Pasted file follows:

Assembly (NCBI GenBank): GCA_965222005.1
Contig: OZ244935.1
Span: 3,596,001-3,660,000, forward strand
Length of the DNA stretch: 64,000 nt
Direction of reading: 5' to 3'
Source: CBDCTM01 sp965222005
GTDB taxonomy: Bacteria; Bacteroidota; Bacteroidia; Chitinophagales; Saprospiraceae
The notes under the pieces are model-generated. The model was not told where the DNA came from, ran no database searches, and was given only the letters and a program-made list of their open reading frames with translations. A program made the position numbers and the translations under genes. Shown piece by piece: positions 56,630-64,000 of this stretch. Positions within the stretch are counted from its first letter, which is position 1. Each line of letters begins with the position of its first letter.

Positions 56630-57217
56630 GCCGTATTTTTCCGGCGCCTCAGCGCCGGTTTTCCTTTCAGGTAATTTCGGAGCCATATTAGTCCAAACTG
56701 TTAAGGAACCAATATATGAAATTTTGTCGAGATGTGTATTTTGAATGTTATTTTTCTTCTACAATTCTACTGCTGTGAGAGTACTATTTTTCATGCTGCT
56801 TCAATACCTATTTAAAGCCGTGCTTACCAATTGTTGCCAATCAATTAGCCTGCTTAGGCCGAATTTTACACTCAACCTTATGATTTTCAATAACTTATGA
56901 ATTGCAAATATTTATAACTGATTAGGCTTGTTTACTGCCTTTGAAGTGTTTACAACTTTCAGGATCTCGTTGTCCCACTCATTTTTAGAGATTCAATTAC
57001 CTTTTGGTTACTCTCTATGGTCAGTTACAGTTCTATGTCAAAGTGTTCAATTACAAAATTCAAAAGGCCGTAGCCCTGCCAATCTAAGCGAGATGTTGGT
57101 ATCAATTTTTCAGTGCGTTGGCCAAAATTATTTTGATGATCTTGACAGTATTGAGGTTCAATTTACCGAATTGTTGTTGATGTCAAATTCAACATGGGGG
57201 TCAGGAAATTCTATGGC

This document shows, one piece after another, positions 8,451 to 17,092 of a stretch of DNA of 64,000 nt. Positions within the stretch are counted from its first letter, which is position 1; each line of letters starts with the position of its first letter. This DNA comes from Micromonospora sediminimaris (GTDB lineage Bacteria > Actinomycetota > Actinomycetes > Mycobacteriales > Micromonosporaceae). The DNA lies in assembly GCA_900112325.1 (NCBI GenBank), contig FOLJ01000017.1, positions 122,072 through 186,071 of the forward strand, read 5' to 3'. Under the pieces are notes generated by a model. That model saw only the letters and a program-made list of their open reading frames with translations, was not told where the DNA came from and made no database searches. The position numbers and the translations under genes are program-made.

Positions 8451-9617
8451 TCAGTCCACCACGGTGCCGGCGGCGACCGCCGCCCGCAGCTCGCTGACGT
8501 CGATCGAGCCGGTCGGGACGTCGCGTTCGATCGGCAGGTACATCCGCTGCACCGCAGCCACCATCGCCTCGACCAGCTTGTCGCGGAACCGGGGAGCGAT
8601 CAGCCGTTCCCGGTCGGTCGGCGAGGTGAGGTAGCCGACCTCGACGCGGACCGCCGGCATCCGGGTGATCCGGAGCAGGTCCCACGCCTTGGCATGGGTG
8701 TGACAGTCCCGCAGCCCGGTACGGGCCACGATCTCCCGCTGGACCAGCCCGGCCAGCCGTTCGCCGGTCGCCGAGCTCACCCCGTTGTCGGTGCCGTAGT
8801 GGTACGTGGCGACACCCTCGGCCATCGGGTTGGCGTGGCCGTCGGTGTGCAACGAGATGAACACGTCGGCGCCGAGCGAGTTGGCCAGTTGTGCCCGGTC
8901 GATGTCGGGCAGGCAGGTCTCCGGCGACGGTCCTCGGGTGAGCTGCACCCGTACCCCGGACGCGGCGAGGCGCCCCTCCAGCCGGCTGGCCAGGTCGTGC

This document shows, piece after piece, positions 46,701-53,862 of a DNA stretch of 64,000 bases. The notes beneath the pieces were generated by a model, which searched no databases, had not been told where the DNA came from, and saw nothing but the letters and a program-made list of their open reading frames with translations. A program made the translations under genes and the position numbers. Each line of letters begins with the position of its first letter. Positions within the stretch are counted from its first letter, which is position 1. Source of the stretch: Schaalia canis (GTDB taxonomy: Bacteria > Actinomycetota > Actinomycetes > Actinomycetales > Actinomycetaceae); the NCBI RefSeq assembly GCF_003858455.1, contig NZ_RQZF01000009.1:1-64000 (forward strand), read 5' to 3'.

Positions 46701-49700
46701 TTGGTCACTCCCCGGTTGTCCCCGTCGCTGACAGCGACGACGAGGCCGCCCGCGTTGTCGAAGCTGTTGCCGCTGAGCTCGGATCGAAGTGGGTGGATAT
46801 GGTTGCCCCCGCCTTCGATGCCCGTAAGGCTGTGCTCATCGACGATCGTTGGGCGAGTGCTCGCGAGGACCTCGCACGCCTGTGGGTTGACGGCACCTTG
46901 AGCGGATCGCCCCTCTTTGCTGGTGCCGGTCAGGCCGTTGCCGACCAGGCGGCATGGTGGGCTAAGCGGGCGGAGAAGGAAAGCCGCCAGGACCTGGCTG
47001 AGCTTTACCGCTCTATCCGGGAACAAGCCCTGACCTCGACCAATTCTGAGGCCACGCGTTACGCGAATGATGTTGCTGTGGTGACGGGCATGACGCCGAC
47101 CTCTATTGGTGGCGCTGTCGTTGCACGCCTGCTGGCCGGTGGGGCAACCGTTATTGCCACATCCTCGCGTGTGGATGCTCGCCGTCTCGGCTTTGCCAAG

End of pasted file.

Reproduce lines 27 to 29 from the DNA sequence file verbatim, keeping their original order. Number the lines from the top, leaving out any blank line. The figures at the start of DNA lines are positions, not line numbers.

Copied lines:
46701 TTGGTCACTCCCCGGTTGTCCCCGTCGCTGACAGCGACGACGAGGCCGCCCGCGTTGTCGAAGCTGTTGCCGCTGAGCTCGGATCGAAGTGGGTGGATAT
46801 GGTTGCCCCCGCCTTCGATGCCCGTAAGGCTGTGCTCATCGACGATCGTTGGGCGAGTGCTCGCGAGGACCTCGCACGCCTGTGGGTTGACGGCACCTTG
46901 AGCGGATCGCCCCTCTTTGCTGGTGCCGGTCAGGCCGTTGCCGACCAGGCGGCATGGTGGGCTAAGCGGGCGGAGAAGGAAAGCCGCCAGGACCTGGCTG